By Angela Carella
Hours after the state Board of Education on Wednesday announced it had approved two charter schools for Bridgeport, Mayor Bill Finch issued a statement.
"As the father of two kids who are currently attending Bridgeport public schools, I strongly believe that every child in Bridgeport deserves a fair shot at getting a high-quality education. And high-performing public charter schools in the Park City and across the state are preparing kids for college and to compete for 21st-century jobs. That's why I'm thrilled the state Board of Education gave the green light for these schools ... helping to ensure that additional high-quality public school options will be available for kids and families in our state's largest city."
In Stamford, Mayor David Martin did not issue a statement Wednesday, when the board also approved a charter school for his city, the state's third-largest.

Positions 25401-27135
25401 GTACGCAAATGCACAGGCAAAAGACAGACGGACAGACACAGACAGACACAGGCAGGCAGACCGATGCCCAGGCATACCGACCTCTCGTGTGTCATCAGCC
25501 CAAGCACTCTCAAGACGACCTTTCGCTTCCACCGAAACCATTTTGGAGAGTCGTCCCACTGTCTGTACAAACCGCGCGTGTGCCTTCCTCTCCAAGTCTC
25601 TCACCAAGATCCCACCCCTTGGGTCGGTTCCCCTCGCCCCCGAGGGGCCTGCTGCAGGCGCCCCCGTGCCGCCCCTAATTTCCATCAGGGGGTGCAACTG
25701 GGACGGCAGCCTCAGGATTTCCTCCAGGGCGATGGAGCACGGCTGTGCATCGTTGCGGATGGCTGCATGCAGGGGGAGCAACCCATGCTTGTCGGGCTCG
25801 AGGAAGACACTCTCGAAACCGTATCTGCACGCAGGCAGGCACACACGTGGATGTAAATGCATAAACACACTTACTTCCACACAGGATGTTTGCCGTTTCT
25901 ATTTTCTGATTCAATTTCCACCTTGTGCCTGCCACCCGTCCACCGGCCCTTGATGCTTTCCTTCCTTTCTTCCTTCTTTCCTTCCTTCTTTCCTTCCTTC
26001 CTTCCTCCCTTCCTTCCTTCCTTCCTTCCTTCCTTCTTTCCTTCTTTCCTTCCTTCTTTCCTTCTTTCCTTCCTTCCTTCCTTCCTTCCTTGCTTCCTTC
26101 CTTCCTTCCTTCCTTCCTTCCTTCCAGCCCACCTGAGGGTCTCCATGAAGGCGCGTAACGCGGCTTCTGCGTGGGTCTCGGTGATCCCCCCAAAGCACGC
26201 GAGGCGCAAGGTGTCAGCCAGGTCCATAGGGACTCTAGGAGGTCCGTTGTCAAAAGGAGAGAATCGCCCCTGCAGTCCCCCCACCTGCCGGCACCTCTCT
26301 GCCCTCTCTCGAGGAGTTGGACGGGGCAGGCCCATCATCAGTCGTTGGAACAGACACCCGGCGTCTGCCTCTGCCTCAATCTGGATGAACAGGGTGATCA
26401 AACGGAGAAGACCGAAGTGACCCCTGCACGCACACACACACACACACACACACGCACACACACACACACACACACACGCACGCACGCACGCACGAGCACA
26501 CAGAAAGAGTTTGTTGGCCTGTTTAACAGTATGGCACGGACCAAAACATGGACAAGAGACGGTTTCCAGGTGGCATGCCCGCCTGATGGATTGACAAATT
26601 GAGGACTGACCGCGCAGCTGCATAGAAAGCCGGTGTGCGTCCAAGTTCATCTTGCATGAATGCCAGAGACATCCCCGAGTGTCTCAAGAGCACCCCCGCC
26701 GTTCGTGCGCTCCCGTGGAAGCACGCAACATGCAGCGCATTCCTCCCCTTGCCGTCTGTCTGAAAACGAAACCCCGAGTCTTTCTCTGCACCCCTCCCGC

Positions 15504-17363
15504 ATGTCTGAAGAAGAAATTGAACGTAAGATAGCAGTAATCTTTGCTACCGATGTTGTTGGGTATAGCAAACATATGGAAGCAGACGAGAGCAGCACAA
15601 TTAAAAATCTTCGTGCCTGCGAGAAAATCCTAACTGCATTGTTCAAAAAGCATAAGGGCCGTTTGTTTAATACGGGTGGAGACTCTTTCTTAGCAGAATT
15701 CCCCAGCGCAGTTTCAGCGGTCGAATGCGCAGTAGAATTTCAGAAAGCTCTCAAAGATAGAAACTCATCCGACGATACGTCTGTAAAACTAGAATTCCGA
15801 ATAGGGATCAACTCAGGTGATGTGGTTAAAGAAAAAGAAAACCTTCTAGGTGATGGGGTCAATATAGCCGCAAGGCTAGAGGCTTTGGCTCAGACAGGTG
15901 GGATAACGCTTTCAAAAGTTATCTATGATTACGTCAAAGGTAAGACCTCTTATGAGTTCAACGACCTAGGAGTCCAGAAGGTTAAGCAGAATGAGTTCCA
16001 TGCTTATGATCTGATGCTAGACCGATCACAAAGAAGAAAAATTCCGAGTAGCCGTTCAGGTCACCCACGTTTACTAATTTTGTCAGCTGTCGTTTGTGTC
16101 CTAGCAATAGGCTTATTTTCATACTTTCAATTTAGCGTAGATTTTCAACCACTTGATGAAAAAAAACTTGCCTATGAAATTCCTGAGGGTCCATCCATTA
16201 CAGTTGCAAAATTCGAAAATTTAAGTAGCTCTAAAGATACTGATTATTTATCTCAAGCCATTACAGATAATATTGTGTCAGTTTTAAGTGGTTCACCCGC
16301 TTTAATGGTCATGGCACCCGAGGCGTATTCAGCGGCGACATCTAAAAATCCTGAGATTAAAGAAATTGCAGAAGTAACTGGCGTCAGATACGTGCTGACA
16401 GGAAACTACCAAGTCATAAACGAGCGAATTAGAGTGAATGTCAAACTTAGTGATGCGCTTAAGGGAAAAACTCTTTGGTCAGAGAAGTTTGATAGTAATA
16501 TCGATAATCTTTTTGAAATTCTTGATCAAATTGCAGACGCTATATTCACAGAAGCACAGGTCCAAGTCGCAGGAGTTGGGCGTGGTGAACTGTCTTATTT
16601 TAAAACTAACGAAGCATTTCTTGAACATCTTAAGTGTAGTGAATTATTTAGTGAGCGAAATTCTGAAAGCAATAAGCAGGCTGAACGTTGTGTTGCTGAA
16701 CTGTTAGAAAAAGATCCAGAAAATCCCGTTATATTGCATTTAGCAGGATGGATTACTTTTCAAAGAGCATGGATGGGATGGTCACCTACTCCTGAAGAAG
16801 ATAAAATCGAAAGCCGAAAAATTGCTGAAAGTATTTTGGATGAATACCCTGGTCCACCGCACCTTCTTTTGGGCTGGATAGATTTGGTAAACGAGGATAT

Asked for a reaction Thursday, Martin issued a statement by email: "The state has chronically underfunded the Stamford Public Schools. The state's first priority should be to address this disparity and provide adequate resources to our public school students. I will be meeting with local stakeholders in the coming days to further discuss and evaluate the impact of the Stamford Charter School for Excellence on the public schools and broader community, and to determine how we can best proceed moving forward."
Asked whether Martin intends to try to block the public charter school, set to open in 2015, Martin's spokesman, Tom Dec, said the mayor plans a series of meetings with schools Superintendent Winifred Hamilton and members of the Stamford Board of Education. "He has not made any determinations at this point," Dec said in an email.
Why such a difference in the mayors' responses?